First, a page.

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1 – 10 of 135
Article
Publication date: 1 February 1976

Dean Tudor

1. Blount, Gail, comp. Collective Bargaining in Canadian Education: An Annotated Bibliography. (OISE Bibliography Series, 1). Toronto: Ontario Institute for Studies in…

Abstract

1. Blount, Gail, comp. Collective Bargaining in Canadian Education: An Annotated Bibliography. (OISE Bibliography Series, 1). Toronto: Ontario Institute for Studies in Education, 1975. 38p. Index. $3.00. ISBN 0‐7744‐0114‐1. This bibliography of 180 items presents “as broad a coverage as possible of past, current, and future developments in collective bargaining, as it relates to Canadian education” (p. vii). The time scope is primarily the last five years; in effect, it updates and extends the Canadian Teachers' Federation Collective Bargaining for Teachers (Ottawa, 1971) and Hazel Roberts Collective Bargaining in Higher Education — A Bibliography (Ottawa, Association of Universities and Colleges of Canada Library, 1974). There are eight sections that follow prefatory matter—professional involvement, history and development of teacher associations, teacher militancy, collective bargaining at elementary, secondary, and university levels, the various documents and legislation for each province, plus 4 bibliographies. Most of the provincial material deals with Ontario. All graphic forms are covered: books, research reports, theses and dissertations, pamphlets, periodicals, speeches, government documents, and ERIC reports as well as videotapes, Each has a clearly written indicative abstract of 50 to 100 words, and most items are in the OISE library (and consequently may be borrowed on OISE's terms [p. ix–x]). One deficiency: the bibliographic data does not contain pagination nor other collation information (except for periodical articles).

Details

Reference Services Review, vol. 4 no. 2
Type: Research Article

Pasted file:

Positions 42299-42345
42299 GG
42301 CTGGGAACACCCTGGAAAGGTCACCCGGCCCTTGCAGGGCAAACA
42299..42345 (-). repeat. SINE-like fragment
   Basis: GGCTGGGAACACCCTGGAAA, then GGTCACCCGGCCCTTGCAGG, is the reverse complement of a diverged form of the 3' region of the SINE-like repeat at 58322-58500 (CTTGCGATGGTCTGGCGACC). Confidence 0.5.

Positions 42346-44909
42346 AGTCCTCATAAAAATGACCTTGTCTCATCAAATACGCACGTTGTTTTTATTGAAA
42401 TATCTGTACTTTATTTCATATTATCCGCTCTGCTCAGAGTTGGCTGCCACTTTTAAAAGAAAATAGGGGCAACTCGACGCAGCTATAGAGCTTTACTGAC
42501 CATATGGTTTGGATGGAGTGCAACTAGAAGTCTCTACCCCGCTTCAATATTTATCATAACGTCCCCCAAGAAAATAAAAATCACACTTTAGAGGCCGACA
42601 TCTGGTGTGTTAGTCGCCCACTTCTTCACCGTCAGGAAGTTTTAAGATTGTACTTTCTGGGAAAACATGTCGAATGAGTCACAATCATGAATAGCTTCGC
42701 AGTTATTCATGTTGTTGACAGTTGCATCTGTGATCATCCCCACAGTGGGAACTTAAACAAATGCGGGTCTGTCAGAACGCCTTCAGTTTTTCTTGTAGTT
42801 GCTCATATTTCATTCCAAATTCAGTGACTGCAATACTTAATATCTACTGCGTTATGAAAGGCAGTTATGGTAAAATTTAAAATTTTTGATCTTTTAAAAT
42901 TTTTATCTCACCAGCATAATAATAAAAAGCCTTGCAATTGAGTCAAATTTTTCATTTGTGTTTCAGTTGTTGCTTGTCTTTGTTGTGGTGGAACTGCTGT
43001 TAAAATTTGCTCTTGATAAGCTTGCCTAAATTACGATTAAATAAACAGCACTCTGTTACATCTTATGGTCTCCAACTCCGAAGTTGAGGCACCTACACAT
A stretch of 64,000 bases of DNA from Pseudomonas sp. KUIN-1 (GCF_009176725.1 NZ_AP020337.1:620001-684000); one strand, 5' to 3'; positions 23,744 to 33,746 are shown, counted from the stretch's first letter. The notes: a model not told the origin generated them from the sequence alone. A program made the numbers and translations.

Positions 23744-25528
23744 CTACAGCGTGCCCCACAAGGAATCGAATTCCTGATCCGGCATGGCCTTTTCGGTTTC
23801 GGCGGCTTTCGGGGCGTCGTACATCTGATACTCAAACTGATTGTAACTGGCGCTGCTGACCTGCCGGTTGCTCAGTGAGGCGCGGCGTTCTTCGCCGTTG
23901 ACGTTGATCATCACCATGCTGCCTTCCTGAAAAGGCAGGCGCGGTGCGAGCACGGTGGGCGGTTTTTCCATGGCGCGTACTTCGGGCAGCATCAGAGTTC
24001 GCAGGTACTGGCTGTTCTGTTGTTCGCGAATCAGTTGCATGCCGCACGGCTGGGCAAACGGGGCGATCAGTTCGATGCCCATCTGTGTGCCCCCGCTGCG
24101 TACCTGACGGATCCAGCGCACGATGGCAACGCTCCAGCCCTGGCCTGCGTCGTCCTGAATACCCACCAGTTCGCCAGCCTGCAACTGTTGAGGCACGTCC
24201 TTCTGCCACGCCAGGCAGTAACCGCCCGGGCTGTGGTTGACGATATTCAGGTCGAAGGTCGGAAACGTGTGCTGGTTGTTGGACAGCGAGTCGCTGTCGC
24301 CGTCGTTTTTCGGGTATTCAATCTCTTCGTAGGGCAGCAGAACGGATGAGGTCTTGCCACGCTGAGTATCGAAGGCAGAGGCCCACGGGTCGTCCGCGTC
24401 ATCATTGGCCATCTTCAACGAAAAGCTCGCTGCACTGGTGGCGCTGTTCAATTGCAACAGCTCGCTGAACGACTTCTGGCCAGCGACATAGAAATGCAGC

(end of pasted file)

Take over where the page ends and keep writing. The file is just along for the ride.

ISSN: 0090-7324

Article
Publication date: 13 January 2012

Eric Emerson, Gyles Glover, Sue Turner, Rob Greig, Chris Hatton, Susannah Baines, Alison Copeland, Felicity Evison, Hazel Roberts, Janet Robertson and Victoria Welch

The purpose of this paper is to describe the first 15 months of operation of an innovative specialist national public health observatory for intellectual disability.

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Abstract

Purpose

The purpose of this paper is to describe the first 15 months of operation of an innovative specialist national public health observatory for intellectual disability.

Design/methodology/approach

The paper provides a narrative account of aims and achievements of the service.

Findings

In the first 15 months of operation the observatory has: made available to those involved in commissioning health and social care services, a wealth of information on the health needs of people with intellectual disabilities; identified specific improvements that could viably be made to increase the quality of future information; and begun working with local agencies to support them in making the best use of the available information.

Originality/value

People with intellectual disabilities experience significant health inequalities. This paper describes an innovative approach to helping local agencies make the best use of available information in order to commission services that may reduce these inequalities.

Details

Advances in Mental Health and Intellectual Disabilities, vol. 6 no. 1
Type: Research Article
ISSN: 2044-1282

Keywords

Article
Publication date: 18 September 2007

Neela Badrie, Simone Reid‐Foster, Chandra Benny‐Ollivierra and Hazel Roberts

There is unprecedented interest by consumers to improve health and wellness through dietary means. This first study conducted in Trinidad, West Indies, aims to examine the…

Abstract

Purpose

There is unprecedented interest by consumers to improve health and wellness through dietary means. This first study conducted in Trinidad, West Indies, aims to examine the exercise enthusiasts’ perceptions, choices, reasons and beliefs of functional foods.

Design/methodology/approach

A structured questionnaire was administered to 120 randomly chosen exercise/fitness enthusiasts at six gyms located in East and Central regions.

Findings